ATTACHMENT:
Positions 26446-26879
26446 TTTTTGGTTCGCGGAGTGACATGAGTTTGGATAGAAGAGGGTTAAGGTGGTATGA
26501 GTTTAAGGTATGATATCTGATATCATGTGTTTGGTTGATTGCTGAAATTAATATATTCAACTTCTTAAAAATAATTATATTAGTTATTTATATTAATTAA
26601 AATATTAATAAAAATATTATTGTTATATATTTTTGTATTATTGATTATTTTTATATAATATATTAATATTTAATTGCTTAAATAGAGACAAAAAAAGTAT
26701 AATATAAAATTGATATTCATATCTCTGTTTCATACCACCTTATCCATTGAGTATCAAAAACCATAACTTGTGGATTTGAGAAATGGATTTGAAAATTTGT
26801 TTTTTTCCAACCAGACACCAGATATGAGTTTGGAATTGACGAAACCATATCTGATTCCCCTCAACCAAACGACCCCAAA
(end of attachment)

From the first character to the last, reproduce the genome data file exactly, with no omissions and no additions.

Positions 26446-26879
26446 TTTTTGGTTCGCGGAGTGACATGAGTTTGGATAGAAGAGGGTTAAGGTGGTATGA
26501 GTTTAAGGTATGATATCTGATATCATGTGTTTGGTTGATTGCTGAAATTAATATATTCAACTTCTTAAAAATAATTATATTAGTTATTTATATTAATTAA
26601 AATATTAATAAAAATATTATTGTTATATATTTTTGTATTATTGATTATTTTTATATAATATATTAATATTTAATTGCTTAAATAGAGACAAAAAAAGTAT
26701 AATATAAAATTGATATTCATATCTCTGTTTCATACCACCTTATCCATTGAGTATCAAAAACCATAACTTGTGGATTTGAGAAATGGATTTGAAAATTTGT
26801 TTTTTTCCAACCAGACACCAGATATGAGTTTGGAATTGACGAAACCATATCTGATTCCCCTCAACCAAACGACCCCAAA